A new partnership between ASU and Eastern Arizona College will allow students to earn a fully online bachelor’s of science in nursing without ever leaving Gila Valley, where the community college is located.
EAC is one of 17 community colleges in the state to collaborate with ASU on this transfer pathway, which allows students who have successfully completed an associate’s degree in nursing at their college to immediately begin bachelor’s of science coursework through ASU.
The “registered nurse to bachelor’s of science” program, which is referred to as RN-BSN, outlines which courses students need to take at EAC from the time they start in order to qualify for the program. It also offers guaranteed admission to ASU’s College of Nursing and Health Innovation.
“This benefits students in several ways,” ASU associate director for the RN-BSN program Diann Muzyka said. “Students know exactly what courses they need to take at the time they start at Eastern Arizona College, which means the students will not be taking any unnecessary courses. It will save them time and money because the courses they take will transfer to us.”
Other community colleges that offer the RN-BSN program include Mesa Community College, Phoenix College and Rio Salado College, each with its own pathway specifying which courses need to be taken.
The program allows students to transfer up to 75 credit hours, which is 15 to 19 more than other transfer programs.
“It’s an opportunity to pursue higher education for our students,” EAC director of nursing programs Carolyn McCormies said. “More and more it’s becoming important to have baccalaureate-level training for nurses, both for getting jobs and for advancement within the job field, so it provides an opportunity for our students to do that without leaving the community.”
The program is able to be delivered fully online thanks to the help of instructional designers from ASU Online, Muzyka said.
“Our classes are based on field experience and projects where the student needs to do critical thinking and problem solving,” she said. “Students can learn to do presentations online and can still have that experience with oral communication skills. I have faculty that particularly love this type of student and have embraced learning the technology.”
Although RNs can obtain jobs in the nursing field, baccalaureate-level training boosts job placement because many hospitals, especially in Arizona, are required to hire a certain percentage of BSNs.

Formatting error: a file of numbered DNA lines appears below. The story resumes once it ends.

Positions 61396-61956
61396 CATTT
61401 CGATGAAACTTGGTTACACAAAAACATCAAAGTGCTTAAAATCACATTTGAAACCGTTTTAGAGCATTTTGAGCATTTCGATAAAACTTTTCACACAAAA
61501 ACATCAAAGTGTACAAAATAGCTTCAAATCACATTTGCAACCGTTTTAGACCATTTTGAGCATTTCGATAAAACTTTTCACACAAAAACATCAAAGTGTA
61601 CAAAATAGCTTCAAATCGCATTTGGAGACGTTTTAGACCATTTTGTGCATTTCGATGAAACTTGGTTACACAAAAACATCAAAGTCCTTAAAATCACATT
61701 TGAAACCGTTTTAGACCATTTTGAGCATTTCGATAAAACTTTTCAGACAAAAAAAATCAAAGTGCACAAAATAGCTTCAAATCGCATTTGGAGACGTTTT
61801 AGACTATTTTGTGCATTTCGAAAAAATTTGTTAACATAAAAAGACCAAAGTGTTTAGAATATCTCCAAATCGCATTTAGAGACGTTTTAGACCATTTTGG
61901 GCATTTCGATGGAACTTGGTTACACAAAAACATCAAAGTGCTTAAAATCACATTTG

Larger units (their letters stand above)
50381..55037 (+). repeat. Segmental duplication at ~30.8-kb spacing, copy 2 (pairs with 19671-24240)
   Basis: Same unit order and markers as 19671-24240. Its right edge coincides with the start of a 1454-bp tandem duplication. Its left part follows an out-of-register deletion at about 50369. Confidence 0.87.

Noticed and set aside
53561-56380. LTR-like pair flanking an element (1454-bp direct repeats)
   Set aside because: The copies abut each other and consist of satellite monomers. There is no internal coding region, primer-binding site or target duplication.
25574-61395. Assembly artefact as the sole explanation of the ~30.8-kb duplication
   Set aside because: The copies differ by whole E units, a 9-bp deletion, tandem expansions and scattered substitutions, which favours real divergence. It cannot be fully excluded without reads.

In addition, several recent studies suggest BSNs may be better equipped to care for their patients than RNs. Muzyka said this does not mean they are more prepared or even better nurses, but it does further encourage hospitals to prefer BSN candidates.
McCormies said the RN-BSN program will also benefit the Gila Valley community in this respect.
“It helps our community by keeping more nursing professionals here that have a higher education level of training,” she said. “It also helps our students because the vast majority … want to continue on with their education, but they have family here or jobs here and they can’t or don’t want to leave that.”
In addition to allowing students to remain in one place and save money on tuition, director of community college relations Kelly Robles said RN-BSN and other partnership transfer programs often help students succeed academically, as evidenced by higher average GPAs, retention rates and graduation rates.
ASU currently offers more than 200 streamlined partnership transfer programs in psychology, criminal justice, business, sustainability and more.
“One of the biggest things we’ve heard from students is [these partnership transfer programs are] the most cost efficient pathway,” Robles said. “We build them off of degrees students were already transferring from frequently.”
EAC now offers 12 transfer programs, including the RN-BSN program, which McCormies said is an exciting addition to the list.
“We’re very excited about promoting continuing education and continued growth within the nursing profession,” she said. “And we’re very excited that we could team up with ASU to help further that cause.”
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